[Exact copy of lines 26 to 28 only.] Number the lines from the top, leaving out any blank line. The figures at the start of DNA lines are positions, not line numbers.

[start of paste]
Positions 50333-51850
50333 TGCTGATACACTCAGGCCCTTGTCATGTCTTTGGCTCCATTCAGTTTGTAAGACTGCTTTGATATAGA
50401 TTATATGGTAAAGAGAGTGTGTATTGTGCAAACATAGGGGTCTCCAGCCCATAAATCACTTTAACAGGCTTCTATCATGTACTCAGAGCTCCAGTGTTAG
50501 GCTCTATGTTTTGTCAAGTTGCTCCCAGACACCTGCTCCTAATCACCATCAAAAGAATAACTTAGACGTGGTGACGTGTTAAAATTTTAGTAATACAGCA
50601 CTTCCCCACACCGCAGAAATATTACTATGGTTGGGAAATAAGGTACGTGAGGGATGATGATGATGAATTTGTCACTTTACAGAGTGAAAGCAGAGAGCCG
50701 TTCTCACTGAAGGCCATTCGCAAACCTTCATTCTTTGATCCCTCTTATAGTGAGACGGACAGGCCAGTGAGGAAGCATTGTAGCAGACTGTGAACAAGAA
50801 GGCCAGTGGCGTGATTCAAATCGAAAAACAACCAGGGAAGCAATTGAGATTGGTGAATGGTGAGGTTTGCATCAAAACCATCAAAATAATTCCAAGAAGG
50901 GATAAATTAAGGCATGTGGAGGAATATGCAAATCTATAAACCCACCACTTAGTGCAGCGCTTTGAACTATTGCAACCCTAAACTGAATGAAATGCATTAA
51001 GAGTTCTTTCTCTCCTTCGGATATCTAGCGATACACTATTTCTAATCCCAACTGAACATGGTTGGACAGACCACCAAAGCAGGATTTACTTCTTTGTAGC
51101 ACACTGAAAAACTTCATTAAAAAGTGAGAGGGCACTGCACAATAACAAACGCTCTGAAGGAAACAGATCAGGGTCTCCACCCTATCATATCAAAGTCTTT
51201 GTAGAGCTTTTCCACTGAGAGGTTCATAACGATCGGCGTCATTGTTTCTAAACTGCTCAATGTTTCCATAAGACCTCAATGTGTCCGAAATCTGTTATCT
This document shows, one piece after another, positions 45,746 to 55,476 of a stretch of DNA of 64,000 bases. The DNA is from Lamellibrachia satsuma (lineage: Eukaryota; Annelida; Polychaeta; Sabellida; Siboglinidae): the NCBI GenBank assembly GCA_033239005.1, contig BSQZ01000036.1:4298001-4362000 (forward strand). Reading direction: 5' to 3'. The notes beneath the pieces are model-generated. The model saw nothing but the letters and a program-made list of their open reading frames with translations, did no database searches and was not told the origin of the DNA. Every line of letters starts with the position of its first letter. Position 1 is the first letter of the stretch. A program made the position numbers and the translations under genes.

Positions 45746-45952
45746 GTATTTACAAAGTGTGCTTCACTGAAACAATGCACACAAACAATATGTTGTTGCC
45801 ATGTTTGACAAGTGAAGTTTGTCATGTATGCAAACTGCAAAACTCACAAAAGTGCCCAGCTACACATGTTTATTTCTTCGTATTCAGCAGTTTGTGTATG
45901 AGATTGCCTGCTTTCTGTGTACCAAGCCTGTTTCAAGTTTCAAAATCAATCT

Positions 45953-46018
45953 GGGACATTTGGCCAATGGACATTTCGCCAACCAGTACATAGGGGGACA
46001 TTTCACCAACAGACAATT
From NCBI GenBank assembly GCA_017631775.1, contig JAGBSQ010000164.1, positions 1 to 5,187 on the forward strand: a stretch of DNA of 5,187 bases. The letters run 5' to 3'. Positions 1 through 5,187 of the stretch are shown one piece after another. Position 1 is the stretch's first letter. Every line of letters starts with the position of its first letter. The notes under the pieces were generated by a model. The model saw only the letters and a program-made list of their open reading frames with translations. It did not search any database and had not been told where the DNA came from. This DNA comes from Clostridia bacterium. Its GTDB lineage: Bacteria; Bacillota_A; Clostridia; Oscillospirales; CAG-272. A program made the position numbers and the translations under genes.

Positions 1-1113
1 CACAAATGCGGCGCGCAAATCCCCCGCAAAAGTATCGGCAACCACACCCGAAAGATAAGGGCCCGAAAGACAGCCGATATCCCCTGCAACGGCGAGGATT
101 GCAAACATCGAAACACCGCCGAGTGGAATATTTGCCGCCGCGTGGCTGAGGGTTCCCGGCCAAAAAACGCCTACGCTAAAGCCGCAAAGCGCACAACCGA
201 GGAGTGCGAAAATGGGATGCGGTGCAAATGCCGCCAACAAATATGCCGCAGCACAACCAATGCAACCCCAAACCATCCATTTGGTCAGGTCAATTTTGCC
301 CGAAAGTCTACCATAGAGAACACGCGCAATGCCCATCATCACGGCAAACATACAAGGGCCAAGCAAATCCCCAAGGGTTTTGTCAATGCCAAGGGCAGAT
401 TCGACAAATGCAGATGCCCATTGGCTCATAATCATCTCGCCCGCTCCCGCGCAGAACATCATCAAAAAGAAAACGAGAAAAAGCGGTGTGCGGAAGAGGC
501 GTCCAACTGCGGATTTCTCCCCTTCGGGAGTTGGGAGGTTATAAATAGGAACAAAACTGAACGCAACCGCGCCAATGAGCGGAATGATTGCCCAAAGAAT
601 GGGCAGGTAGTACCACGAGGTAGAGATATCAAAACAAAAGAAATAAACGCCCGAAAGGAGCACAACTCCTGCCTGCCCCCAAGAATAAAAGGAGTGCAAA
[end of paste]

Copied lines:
401 TCGACAAATGCAGATGCCCATTGGCTCATAATCATCTCGCCCGCTCCCGCGCAGAACATCATCAAAAAGAAAACGAGAAAAAGCGGTGTGCGGAAGAGGC
501 GTCCAACTGCGGATTTCTCCCCTTCGGGAGTTGGGAGGTTATAAATAGGAACAAAACTGAACGCAACCGCGCCAATGAGCGGAATGATTGCCCAAAGAAT
601 GGGCAGGTAGTACCACGAGGTAGAGATATCAAAACAAAAGAAATAAACGCCCGAAAGGAGCACAACTCCTGCCTGCCCCCAAGAATAAAAGGAGTGCAAA